Maybe I don’t really want to know how your garden grows…

Cannabis factories, a ‘growing’ problem but how can you tell if there’s one near you?

In the past four weeks I have attended two cannabis factories, been to one house where harvested cannabis was being dried and I’ve witnessed the pile of seized hydroponic equipment outside the property store being added to on a daily basis.

It’s estimated that us police types are raiding three cannabis factories every day across Britain, they’re a regular discovery around the West Midlands and whilst we’re doing our best to disrupt the trade, the factories that our Cannabis Disposal Teams rip apart only represent the tip of the iceberg.

It’s common to find cannabis farms set up in residential houses and factory units – one of the largest growing operations of the past few years was uncovered inside an industrial building just behind Bloxwich Police Station – and criminals are more than happy to tap straight into the mains to power the heat lamps required to make their crop grow.

As it is the case that the cannabis farmers often use residential locations to grow their crops, having members of the public keeping an eye open for suspicious activity and passing information onto ourselves is crucial.

What should you be looking for though? How can you spot a cannabis farm?

Assuming you’ve got your deerstalker on and magnifying glass in hand, here are some of the clues that hint a cannabis factory may be nearby:

  • Strange smell – One of the most obvious signs, cannabis is referred to as ‘skunk’ for a reason. Its sweet smell is very hard to disguise and drifts through thin walls and open windows.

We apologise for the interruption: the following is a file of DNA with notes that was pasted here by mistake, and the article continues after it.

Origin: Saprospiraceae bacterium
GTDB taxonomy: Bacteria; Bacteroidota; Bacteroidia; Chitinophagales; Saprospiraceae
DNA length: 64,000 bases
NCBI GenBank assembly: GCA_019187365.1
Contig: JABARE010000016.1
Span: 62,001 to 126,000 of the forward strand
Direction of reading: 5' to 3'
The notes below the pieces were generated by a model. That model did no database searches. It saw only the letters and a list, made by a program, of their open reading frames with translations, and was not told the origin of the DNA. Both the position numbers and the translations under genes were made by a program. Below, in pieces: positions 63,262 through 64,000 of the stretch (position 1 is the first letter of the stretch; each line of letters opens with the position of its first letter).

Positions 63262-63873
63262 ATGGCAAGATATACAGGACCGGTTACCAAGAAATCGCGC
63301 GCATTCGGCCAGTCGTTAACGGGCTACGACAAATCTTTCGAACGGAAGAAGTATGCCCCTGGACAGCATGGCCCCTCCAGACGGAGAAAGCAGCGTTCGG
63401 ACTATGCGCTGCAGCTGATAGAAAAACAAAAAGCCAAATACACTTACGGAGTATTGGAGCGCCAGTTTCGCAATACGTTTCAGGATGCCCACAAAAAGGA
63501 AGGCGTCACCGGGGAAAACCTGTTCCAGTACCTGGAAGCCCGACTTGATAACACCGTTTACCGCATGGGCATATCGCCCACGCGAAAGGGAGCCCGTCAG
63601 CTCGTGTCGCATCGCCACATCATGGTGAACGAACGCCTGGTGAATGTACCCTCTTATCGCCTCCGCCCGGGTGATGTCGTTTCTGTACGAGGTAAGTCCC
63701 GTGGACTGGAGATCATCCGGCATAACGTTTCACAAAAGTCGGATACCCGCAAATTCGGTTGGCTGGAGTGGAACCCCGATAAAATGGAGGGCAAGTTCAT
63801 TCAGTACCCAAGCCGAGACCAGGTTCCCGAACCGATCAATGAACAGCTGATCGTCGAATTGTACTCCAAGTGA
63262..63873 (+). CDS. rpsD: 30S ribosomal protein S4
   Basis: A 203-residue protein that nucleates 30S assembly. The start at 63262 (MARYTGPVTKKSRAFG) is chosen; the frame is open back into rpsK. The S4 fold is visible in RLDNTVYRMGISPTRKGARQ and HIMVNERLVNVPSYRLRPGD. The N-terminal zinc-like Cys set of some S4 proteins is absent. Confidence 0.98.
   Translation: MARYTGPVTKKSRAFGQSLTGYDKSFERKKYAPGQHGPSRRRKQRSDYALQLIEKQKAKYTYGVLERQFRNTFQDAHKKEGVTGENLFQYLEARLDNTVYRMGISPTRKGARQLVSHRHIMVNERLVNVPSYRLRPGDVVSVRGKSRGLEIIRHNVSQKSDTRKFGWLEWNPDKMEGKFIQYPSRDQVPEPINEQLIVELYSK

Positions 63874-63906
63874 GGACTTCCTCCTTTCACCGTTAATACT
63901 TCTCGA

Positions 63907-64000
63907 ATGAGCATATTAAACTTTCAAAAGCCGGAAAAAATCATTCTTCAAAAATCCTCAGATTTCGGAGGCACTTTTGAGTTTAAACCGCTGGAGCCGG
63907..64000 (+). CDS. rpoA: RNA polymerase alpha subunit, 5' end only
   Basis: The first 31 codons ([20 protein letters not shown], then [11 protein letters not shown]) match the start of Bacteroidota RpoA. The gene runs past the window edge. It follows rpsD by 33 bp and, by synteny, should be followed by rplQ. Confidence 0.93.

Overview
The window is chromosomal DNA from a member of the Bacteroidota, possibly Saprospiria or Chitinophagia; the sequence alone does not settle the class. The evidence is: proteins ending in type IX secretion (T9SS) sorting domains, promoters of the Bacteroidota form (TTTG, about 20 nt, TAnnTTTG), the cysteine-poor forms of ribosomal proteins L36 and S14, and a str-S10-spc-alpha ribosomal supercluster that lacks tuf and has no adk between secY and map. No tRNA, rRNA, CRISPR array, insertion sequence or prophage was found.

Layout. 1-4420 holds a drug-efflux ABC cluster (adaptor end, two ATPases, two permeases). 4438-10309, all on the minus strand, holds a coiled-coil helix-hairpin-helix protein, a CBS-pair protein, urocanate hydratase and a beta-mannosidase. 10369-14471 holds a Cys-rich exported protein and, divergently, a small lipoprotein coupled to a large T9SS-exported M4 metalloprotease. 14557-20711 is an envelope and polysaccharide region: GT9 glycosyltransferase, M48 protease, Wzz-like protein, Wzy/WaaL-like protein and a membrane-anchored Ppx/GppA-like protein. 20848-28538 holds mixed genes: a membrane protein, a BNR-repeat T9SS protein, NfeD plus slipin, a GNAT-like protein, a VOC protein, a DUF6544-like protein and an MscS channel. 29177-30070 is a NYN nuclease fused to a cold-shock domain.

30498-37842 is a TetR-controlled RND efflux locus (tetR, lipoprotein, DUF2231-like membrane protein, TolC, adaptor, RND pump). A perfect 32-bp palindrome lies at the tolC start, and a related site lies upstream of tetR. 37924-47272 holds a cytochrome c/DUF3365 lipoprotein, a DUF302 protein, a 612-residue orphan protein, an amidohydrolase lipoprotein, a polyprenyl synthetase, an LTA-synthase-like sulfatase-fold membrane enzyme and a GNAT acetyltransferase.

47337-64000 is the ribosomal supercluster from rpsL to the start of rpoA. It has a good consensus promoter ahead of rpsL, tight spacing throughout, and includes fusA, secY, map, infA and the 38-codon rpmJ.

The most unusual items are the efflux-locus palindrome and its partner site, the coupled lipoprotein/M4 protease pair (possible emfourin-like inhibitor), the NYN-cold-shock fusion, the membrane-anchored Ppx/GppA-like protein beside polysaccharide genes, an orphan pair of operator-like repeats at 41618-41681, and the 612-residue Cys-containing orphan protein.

• Covered windows – In many of the factories that I’ve visited, the windows have been papered over or the curtains kept closed. It helps keep in the heat and light and is a strong sign that there’s something inside somebody’s trying to hide.
  • Pots and soil etc being brought in – Much of the equipment needed to grow cannabis is bulky. Lamps, ventilation tubing, pots and soil being brought in at funny hours suggest your neighbour isn’t growing marrows.
  • Odd comings and going – One job I went to started off with a report that a minibus full of people had been seen arriving at an empty house at five in the morning, we arrived and found they were illegal immigrants about to set up a cannabis farm.
  • Neighbours that don’t quite fit in – DrugScope suggest that three quarters of cannabis farms are run by Vietnamese gangs although it’s certainly not exclusive to one ethnicity, anyone can be tempted to try and grow cannabis.
  • Shy occupants – If neighbours have set up a growing operation, they’ll be keen to attract as little attention as possible. Suspicions should be raised if you think a house is occupied but you never see the people living there.
  • Lots of banging and noise – As you can see from the photo, cannabis farms require some extensive ‘renovations’ which won’t be quiet work. You may also be able to hear air circulation fans running constantly.
  • Heat coming through walls – Cannabis plants don’t get on particularly well with the British weather so heat lamps are required, you may well be able to feel the surplus heat escaping through adjoining walls. It’s also quite noticeable to the thermal imaging camera on our helicopter.